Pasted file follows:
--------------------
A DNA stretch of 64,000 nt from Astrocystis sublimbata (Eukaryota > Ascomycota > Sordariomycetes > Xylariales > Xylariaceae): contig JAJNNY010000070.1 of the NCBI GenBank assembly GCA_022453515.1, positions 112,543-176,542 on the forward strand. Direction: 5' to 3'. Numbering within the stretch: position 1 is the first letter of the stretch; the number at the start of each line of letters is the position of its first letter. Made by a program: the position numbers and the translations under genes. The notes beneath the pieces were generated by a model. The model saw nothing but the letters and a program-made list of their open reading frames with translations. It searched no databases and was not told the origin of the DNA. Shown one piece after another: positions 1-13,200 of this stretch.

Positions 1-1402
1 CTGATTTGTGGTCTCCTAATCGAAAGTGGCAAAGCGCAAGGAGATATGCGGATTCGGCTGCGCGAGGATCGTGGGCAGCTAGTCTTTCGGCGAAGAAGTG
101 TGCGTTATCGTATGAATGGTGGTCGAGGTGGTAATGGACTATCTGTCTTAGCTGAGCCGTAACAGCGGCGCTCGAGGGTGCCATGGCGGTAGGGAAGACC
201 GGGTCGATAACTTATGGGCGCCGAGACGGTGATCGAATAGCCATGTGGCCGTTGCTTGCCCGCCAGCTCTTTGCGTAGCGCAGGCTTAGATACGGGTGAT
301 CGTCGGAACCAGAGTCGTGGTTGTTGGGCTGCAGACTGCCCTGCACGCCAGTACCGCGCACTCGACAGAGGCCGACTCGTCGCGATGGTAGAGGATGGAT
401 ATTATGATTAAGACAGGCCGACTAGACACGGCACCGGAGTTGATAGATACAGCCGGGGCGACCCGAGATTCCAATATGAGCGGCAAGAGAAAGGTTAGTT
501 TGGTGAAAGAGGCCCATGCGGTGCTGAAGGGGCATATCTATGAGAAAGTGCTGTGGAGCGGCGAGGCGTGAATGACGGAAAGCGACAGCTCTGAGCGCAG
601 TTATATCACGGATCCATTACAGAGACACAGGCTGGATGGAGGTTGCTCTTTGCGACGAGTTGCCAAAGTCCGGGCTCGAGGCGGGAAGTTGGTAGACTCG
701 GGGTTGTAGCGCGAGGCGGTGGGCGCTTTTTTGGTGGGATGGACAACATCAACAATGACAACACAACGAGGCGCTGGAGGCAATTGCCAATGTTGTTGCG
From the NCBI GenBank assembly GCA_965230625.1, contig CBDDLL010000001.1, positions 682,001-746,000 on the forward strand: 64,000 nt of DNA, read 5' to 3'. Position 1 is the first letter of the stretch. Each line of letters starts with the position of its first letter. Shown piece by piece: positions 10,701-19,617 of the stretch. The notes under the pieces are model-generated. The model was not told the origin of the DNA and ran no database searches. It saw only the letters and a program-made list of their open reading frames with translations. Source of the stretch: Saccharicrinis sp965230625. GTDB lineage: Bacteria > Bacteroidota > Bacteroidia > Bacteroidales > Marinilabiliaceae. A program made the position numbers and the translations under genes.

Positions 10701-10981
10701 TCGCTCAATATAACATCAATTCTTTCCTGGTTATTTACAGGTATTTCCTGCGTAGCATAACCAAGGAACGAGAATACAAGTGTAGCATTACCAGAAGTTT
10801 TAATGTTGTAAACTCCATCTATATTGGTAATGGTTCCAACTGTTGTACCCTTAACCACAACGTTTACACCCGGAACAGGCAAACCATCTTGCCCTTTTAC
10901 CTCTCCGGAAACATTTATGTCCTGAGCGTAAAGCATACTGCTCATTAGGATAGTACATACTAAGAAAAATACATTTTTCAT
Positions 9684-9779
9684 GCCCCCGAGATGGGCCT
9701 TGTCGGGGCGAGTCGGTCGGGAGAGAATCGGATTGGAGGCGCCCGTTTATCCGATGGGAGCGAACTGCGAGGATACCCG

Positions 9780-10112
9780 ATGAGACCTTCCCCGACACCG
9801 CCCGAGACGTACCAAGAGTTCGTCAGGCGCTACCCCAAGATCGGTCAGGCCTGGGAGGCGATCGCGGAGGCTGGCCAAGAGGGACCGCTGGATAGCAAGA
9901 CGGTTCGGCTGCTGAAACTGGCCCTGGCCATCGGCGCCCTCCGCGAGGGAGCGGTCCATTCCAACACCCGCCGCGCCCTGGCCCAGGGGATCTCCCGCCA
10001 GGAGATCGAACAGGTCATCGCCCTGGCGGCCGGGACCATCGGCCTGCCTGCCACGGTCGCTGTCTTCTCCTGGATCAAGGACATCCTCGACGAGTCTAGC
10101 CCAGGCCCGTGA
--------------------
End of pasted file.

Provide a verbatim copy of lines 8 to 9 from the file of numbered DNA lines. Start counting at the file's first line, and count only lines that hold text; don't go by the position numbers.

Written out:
501 TGGTGAAAGAGGCCCATGCGGTGCTGAAGGGGCATATCTATGAGAAAGTGCTGTGGAGCGGCGAGGCGTGAATGACGGAAAGCGACAGCTCTGAGCGCAG
601 TTATATCACGGATCCATTACAGAGACACAGGCTGGATGGAGGTTGCTCTTTGCGACGAGTTGCCAAAGTCCGGGCTCGAGGCGGGAAGTTGGTAGACTCG